Pembrolizumab-trastuzumab-chemo a new treatment alternative for gastric cancer?

Audrey Abella
01 Sep 2021
Pembrolizumab-trastuzumab-chemo a new treatment alternative for gastric cancer?

In a prespecified interim analysis of the phase III KEYNOTE-811 study presented at ESMO GI 2021, the addition of pembrolizumab to standard of care (SoC) first-line therapy comprising trastuzumab and chemotherapy led to a significant improvement in overall response rate (ORR) in previously untreated individuals with HER2-positive, metastatic gastric or gastroesophageal junction (G/GEJ) cancer.

A total of 264 participants with unresectable or metastatic HER2-positive G/GEJ cancer and ECOG PS* 0/1 comprised the efficacy cohort. Participants were randomized 1:1 to receive either IV pembrolizumab 200 mg or placebo Q3W (day 1) for up to 2 years or until disease progression or intolerable toxicity. This was administered on top of IV trastuzumab (8 mg/kg loading dose, 6 mg/kg maintenance dose) and a chemotherapeutic regimen comprising either capecitabine and oxaliplatin or 5-fluorouracil and cisplatin at standard doses**. [ESMO GI 2021, abstract LBA-4]

After a median follow-up of 12 months, confirmed ORR was significantly greater in the pembrolizumab vs the placebo arm (74.4 percent vs 51.9 percent; difference, 22.7 percent, 95 percent confidence interval, 11.2–33.7, p=0.00006).

The pembrolizumab arm also demonstrated greater complete response rate (11.3 percent vs 3.1 percent) as opposed to placebo. Median duration of response was slightly longer in the pembrolizumab arm vs the placebo arm (10.6 vs 9.5 months).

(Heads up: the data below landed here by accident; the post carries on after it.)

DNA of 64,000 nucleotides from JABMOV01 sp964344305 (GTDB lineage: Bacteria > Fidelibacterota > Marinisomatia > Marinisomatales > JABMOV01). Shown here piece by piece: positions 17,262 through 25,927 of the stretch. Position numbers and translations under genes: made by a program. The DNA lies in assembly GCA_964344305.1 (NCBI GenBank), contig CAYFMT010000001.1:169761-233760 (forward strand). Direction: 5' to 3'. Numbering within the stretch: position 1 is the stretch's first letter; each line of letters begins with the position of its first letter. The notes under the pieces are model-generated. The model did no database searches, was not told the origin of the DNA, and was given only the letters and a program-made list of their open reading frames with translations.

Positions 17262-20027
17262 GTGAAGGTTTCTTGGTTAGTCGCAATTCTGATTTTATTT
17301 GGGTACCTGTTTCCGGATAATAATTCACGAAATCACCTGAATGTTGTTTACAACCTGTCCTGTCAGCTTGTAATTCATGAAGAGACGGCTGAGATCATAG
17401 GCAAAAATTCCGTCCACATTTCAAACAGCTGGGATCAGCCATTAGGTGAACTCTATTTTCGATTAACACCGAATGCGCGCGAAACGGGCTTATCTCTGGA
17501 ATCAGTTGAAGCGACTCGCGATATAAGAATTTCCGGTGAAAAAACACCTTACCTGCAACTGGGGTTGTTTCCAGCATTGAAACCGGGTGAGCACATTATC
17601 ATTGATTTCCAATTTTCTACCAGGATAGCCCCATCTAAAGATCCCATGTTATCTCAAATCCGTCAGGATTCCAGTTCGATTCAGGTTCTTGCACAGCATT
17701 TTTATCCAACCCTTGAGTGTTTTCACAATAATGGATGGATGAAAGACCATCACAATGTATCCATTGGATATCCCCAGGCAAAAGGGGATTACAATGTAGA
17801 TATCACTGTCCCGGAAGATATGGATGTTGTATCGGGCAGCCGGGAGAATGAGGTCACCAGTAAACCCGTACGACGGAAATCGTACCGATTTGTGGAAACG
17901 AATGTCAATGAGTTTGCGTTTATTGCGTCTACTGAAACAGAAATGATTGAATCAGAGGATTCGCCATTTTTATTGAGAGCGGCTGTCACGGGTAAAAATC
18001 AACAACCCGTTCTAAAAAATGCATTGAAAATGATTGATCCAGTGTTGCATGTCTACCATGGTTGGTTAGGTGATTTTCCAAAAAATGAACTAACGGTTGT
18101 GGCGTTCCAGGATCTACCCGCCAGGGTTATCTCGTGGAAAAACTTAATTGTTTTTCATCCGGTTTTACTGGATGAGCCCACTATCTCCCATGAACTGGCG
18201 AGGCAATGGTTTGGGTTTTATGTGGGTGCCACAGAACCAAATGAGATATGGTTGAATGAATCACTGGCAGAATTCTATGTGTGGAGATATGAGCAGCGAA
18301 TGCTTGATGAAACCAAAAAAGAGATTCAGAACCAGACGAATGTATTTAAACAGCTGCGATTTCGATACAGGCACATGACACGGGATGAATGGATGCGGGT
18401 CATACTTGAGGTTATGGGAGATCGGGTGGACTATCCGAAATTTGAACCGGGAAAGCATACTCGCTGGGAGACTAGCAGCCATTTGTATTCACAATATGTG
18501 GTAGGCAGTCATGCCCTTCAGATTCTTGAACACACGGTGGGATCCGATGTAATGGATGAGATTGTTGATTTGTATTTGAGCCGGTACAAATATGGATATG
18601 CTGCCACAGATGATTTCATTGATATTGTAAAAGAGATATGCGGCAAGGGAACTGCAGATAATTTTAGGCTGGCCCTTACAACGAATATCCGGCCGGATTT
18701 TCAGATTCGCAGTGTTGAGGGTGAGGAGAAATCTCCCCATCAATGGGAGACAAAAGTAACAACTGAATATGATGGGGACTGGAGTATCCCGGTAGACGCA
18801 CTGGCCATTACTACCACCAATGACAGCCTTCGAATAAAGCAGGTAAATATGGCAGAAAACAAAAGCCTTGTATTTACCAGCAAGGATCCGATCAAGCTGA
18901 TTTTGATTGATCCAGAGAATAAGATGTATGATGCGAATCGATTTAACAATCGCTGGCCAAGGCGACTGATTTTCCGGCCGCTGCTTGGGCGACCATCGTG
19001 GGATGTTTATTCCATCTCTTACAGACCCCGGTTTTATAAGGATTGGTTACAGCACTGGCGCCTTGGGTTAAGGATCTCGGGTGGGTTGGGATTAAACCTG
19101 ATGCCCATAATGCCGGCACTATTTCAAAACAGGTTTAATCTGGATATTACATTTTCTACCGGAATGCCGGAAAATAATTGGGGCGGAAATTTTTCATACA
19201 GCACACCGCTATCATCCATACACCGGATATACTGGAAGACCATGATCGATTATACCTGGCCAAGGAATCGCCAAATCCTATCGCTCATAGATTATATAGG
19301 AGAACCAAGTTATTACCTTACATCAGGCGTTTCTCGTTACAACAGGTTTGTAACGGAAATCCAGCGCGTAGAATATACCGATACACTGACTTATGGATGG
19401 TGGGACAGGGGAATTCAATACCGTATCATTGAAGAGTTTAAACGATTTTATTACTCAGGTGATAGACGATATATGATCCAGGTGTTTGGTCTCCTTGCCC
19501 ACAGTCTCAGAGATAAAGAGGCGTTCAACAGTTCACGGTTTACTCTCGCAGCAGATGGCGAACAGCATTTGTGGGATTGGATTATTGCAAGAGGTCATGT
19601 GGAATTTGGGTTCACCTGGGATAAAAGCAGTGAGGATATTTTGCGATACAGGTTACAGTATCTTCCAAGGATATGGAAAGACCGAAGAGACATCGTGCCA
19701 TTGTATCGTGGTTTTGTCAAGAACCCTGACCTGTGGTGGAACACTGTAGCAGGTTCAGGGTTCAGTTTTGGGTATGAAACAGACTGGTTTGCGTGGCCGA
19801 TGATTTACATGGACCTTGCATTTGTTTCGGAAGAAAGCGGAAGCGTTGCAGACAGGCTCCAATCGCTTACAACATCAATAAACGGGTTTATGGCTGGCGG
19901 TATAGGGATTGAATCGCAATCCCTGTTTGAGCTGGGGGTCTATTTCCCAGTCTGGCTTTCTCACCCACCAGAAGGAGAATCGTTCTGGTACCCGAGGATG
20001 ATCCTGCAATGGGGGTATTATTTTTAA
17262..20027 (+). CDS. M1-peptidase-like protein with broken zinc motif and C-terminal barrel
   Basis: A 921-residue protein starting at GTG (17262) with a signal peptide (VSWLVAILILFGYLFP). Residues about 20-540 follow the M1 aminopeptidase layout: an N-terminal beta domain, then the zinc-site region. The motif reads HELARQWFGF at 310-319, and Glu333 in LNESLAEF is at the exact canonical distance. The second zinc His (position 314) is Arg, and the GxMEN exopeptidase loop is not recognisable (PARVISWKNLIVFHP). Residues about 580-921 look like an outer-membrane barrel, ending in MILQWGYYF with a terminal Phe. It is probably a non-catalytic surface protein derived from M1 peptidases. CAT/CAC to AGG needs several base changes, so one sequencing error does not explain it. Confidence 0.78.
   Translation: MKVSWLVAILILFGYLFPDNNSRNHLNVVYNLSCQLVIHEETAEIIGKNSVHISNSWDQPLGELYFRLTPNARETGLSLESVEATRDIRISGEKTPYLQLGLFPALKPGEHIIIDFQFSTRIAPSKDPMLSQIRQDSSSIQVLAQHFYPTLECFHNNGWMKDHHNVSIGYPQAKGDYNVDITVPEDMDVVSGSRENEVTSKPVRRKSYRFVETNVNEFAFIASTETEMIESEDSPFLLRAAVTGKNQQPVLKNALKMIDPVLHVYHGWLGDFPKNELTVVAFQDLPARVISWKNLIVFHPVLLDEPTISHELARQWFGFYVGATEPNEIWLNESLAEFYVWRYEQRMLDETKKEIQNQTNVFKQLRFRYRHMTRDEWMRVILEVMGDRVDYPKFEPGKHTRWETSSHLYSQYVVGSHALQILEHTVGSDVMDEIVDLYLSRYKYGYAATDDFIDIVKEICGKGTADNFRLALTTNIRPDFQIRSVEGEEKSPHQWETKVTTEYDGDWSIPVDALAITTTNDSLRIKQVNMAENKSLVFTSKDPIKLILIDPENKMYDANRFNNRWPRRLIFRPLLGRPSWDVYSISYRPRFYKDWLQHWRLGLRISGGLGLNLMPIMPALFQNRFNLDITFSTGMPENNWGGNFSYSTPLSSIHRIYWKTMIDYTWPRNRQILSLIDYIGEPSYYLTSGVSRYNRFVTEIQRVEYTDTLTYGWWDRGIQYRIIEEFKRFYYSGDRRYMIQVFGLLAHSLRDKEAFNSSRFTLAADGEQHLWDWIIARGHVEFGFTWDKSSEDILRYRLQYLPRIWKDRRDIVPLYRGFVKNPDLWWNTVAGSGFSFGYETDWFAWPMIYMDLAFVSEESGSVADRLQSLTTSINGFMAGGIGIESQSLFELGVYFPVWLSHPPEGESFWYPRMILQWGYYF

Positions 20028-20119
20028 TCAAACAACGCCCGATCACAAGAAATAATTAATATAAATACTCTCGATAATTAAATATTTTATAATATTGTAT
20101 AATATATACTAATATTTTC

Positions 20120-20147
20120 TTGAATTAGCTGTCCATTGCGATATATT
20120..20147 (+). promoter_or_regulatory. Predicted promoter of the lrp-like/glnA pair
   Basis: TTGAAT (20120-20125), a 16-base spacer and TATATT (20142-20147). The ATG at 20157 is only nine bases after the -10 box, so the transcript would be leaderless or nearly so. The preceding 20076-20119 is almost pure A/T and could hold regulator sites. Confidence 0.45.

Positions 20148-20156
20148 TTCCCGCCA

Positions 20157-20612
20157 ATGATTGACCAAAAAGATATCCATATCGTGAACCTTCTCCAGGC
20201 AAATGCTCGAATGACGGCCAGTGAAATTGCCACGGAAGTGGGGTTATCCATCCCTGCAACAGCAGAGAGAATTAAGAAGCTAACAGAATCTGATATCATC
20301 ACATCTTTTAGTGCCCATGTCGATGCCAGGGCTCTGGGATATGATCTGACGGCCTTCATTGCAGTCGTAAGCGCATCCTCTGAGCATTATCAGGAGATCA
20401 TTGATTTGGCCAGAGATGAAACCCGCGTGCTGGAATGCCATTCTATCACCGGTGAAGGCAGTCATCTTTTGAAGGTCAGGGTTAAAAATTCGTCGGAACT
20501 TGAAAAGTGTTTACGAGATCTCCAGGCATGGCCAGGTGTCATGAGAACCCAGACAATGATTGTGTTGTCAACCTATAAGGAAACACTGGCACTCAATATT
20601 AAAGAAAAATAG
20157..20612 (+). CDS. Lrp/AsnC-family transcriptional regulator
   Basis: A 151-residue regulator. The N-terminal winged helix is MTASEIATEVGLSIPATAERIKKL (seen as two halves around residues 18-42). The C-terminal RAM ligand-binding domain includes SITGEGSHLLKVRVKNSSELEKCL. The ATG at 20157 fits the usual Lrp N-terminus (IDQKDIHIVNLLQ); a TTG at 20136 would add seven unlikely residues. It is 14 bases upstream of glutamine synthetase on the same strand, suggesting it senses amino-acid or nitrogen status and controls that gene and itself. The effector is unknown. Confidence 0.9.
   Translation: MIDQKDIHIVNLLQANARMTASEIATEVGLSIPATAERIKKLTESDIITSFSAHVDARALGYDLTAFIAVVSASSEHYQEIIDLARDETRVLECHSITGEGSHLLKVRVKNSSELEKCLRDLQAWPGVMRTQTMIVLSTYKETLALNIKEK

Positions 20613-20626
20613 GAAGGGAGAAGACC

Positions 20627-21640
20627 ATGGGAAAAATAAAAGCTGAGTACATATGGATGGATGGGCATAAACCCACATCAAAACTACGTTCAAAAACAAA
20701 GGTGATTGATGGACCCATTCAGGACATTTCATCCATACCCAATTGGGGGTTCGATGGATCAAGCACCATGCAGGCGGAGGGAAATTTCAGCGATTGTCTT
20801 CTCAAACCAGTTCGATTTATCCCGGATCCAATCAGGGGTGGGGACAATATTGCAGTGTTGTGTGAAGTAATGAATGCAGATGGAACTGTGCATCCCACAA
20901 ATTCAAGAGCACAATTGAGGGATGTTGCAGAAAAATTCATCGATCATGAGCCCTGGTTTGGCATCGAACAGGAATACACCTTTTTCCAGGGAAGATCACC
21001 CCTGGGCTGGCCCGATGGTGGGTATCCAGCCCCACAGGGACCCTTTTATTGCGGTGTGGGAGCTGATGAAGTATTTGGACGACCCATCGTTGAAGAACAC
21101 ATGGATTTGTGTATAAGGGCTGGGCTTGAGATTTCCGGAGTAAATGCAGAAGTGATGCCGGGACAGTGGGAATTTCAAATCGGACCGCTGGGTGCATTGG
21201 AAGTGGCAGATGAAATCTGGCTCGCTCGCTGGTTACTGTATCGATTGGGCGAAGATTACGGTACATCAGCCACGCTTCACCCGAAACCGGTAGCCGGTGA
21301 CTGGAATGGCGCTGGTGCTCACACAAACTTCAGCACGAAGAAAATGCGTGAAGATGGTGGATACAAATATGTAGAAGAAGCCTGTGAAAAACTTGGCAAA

In the safety cohort (n=217 and 216 in the pembrolizumab and placebo arms, respectively), the incidence of grade 3–5 adverse events (AEs) was similar between arms (57.1 percent vs 57.4 percent), as were the rates of discontinuation of any study drug (24.4 percent vs 25.9 percent).

Taken together, the current findings support those observed in phase II studies reflecting the promising efficacy and manageable safety of pembrolizumab plus SoC in HER2-positive, metastatic G/GEJ cancer.

The results have also paved the way for an accelerated FDA approval for this combination therapy in this patient setting. [, accessed September 1, 2021] “This was based on clinical rationale suggesting [a] synergy between a combination of anti-HER2 and anti-PD-1 therapy,” said study author Dr Yelena Janjigian from the Memorial Sloan Kettering Cancer Center, New York, New York, US, in an interview.

While data on progression-free and overall survival have yet to mature, the durable responses and manageable safety profile support pembrolizumab plus trastuzumab and chemotherapy as a possible new treatment option for HER2-positive, metastatic G/GEJ cancer for which treatment options are limited and prognosis is poor. [Future Oncol 2021;17:491-501]. “This is really an important breakthrough for our patients,” said Janjigian.



Editor's Recommendations